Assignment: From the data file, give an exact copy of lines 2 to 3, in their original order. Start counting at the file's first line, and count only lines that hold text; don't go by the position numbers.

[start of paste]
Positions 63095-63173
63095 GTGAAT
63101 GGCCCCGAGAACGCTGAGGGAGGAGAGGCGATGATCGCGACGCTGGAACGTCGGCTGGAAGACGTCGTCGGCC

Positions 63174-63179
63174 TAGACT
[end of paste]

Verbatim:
63095 GTGAAT
63101 GGCCCCGAGAACGCTGAGGGAGGAGAGGCGATGATCGCGACGCTGGAACGTCGGCTGGAAGACGTCGTCGGCC